Around the performance itself, starring Joshua Hopkins as Count Almaviva, Mirco Palazzi as Figaro, Nicole Car as the Countess and Emily Fons as Cherubino, there’s a glittering array of receptions, with food by Wolfgang Puck, fashion along a red carpet by the likes of Nicolas Villalba and Elizabeth Anyaa, and even a see-and-be-seen after-party. The fact that Puck’s menu includes “breakfast items” offers a not-so-subtle hint that no one will be going home quickly. Jeffrey Horn, CEO of Triad Event Solutions, is—as you’d expect —none too shy about promising the moon. “Couture fashion, footlights and folly fill the red carpet,” he says. “Love abounds, a gilded age is celebrated, and cupid’s arrows ignite passion.”

Cerny is quick to point out, however, that the mission is ultimately about doing what opera companies do —simply doing it with a higher profile (for fundraising, in particular) and for a much larger and more diverse audience. The new season itself is proof of that.

Opening only days after Mozart’s Marriage, Richard Strauss’ over-the-top Biblical page-turner Salome shows up at Winspear, via internationally recognized director Francesca Zambello. Built on a German translation of a French-language play by no less than Oscar Wilde, the opera carries us back to King Herod’s palace during the time of Jesus, with all the usual dramatic flourishes, from Salome and her dance of the seven veils to John the Baptizer’s head on a platter. The Washington National Opera production will feature Deborah Voigt as Salome, Robert Brubaker as Herod and Greer Grimsley as Jokanaan (John).

Cerny sees the commissioning of world-premiere operas as an important part of steering toward the future, whether it’s for the excitement they generate for audiences, the opportunities for creativity and collaboration they offer artists or simply the assurance that opera is not something dead from an increasingly distant past. And since another of TDO’s missions is finding and performing forgotten works, the double bill that opens January 30 should impressively kill both birds.

La Wally, composed by Alfredo Catalani to a libretto by Luigi Illica (later a librettist for Puccini, including for this TDO season’s La Bohème), gets a generous setting of its final act before intermission ushers in the first performance of Everest. Set in the modern day in the “death zone of Mount Everest,” this one-act commission showcases a score by Joby Talbot and text by Gene Scheer, who did great things with a very large subject for TDO in 2010 when he successfully managed to distill Melville’s Moby Dick into an opera by composer Jake Heggie. This time it’s all about danger and death extremely high above sea level.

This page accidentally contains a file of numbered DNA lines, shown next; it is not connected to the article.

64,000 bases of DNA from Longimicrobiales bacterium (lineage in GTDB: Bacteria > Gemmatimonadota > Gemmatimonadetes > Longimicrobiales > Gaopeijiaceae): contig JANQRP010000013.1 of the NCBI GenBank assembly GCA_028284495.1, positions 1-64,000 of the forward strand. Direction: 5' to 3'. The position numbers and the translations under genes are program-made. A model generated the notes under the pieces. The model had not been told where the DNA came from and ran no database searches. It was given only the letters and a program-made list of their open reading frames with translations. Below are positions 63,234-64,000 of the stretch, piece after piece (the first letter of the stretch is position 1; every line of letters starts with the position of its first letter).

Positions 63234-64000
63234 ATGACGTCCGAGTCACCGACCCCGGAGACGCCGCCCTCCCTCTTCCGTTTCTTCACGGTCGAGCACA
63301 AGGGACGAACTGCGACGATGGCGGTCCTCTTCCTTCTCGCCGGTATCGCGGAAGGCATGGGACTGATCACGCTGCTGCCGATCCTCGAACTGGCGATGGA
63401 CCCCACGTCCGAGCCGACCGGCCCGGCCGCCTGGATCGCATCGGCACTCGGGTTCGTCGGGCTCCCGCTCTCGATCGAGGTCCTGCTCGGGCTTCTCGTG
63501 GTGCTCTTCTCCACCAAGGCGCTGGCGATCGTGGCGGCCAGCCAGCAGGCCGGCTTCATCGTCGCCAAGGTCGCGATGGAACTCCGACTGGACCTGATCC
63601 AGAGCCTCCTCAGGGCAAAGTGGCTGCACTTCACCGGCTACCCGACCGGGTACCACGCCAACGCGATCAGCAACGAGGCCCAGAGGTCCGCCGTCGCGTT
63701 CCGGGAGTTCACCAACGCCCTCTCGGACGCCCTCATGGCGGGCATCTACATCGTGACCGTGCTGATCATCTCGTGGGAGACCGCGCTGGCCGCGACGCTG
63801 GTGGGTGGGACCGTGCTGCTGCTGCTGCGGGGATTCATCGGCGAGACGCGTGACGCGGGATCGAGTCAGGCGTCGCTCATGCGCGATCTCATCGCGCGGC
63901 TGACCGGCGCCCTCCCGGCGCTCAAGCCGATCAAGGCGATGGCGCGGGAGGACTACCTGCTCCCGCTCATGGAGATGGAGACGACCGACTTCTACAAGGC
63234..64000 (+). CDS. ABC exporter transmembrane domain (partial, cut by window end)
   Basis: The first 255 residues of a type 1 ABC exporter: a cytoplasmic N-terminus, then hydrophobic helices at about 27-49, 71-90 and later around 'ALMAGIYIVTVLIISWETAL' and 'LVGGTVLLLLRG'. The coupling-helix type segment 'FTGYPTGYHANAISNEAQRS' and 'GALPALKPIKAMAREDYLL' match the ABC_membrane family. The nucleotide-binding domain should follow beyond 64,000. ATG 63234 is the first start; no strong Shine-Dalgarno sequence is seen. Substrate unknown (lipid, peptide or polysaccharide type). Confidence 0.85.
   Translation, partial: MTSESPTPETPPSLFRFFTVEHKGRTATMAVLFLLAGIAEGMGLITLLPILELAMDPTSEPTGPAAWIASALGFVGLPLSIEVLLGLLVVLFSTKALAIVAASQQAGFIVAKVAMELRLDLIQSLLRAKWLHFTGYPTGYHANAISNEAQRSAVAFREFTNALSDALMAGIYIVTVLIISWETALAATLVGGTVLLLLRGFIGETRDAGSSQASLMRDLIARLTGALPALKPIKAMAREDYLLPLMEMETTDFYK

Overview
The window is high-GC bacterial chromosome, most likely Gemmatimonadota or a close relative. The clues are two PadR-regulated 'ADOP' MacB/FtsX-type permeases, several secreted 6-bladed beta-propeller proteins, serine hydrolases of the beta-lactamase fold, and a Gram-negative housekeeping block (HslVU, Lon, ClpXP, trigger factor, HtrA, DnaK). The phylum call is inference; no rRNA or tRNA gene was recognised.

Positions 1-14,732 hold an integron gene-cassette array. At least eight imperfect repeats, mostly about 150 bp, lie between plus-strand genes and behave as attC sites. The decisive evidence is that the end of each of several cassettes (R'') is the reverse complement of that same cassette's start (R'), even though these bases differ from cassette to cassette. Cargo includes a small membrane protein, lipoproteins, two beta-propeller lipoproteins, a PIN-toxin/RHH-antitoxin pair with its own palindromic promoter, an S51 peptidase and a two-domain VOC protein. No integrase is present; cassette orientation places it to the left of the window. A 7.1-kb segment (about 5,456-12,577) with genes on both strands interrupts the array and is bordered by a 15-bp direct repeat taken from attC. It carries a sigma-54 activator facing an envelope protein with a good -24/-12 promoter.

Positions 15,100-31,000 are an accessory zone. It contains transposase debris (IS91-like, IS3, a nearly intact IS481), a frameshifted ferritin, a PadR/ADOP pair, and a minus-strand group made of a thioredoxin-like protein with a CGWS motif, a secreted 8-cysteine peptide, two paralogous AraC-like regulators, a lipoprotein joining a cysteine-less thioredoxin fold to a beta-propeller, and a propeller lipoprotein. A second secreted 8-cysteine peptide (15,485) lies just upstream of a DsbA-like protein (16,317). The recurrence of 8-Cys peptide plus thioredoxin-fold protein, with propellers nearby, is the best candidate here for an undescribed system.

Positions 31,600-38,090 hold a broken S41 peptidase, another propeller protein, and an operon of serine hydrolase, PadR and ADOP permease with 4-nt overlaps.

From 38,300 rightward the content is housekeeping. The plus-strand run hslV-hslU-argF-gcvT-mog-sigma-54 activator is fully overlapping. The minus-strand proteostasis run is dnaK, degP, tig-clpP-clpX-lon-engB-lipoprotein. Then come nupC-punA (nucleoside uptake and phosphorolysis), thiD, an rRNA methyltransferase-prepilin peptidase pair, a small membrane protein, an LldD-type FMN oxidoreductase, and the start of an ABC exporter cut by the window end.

The  Dallas Opera presents Salome on Oct. 30-Nov. 8 Photo by Karen Almond.

The Dallas Opera presents Salome on Oct. 30-Nov. 8
Photo by Karen Almond.

“For many years, Houston was the leading force is producing world premieres,” says Cerny, all too aware of how that fact made opera lovers in that city’s rival feel season after season. “Fast forward. Opera companies of all sizes are commissioning and presenting new work. There is incredible vibrancy in American opera. As a company, it really keeps us at the top of our game.”

In March, TDO presents one of its bread-and-butter hits of all time, La Bohème. This popular re-creation of the Latin Quarter in Paris in the late 1800s is as anticipated for its scenic design by Jean-Pierre Ponnelle and costumes by Peter J. Hall as for its sure-to-be- terrific singing of some of the art form’s most beloved melodies. The cast is led by Ana María Martínez as Mimí, offering the persuasive heartbreaking beauty that would make anyone who saw her in that role in Houston consider the drive north. Bryan Hymel is her poet, Rodolfo, with Davinia Rodriguez as Musetta and Jonathan Beyer as Marcello.

The season closes in mid-April with a new production of the rarely- performed Tchaikovsky gem, Iolanta. Not only does the “rarely” part fulfill part of TDO’s mission; so does the “new production” part. In addition, like The Marriage of Figaro opening the season, Iolanta features the company’s new music director Emmanuel Villaume conducting. Russian soprano Ekaterina Scherbachenko leads the cast in the title role.

With his background in high-level management, including in the turn-on-a-dime technology sector, Cerny understands that austerity may keep the lights on short term but it’s the team you build that makes the light bill worth it. To that end, he has recruited not only the Strasbourg-born Villaume, who has conducted virtually all the world’s great opera singers in virtually all the world’s great opera houses, but a highly motived and, most importantly, highly collaborative gathering of musical, production and administrative talent.

Essential names helping position TDA for the future include: principal guest conductor Nicole Paiement, the first in the company’s 57-year history and reflecting her recognition in San Francisco and elsewhere for her mastery of contemporary opera (appropriately, she is conducting the world premiere of Everest); artistic administrator Ian Derrer from the Lyric Opera of Chicago (taking over from 30-year veteran Jonathan Pell), with his associate, former singer David Lomeli; and Brian Zeger as chair of the judges panel for the 2015 Dallas Opera Guild Vocal Competition. The expanded competition, now including a national applicant pool and a final round with The Dallas Opera Orchestra, will clearly benefit from Zeger’s background on the faculty of The Julliard School as well as his work as executive director of the Metropolitan Opera Lindemann Young Artist Development Program.

“I think opera today is more relevant than ever,” insists Villaume, looking ahead to the new challenge. “It’s definitely an art form that has its economic challenges, but there is something unique and specific to opera that no other form of entertainment can reproduce. The notion of a live performance in which all other facets of the performing arts are on display, right in front of you, inviting the audience and the community to join these artists who are taking a risk to create something that will never again be repeated in exactly the same way—that’s the unique power of opera. In a society saturated by ‘canned music’ and by special visual effects that have been artificially worked and reworked, what we do is irreplaceable.”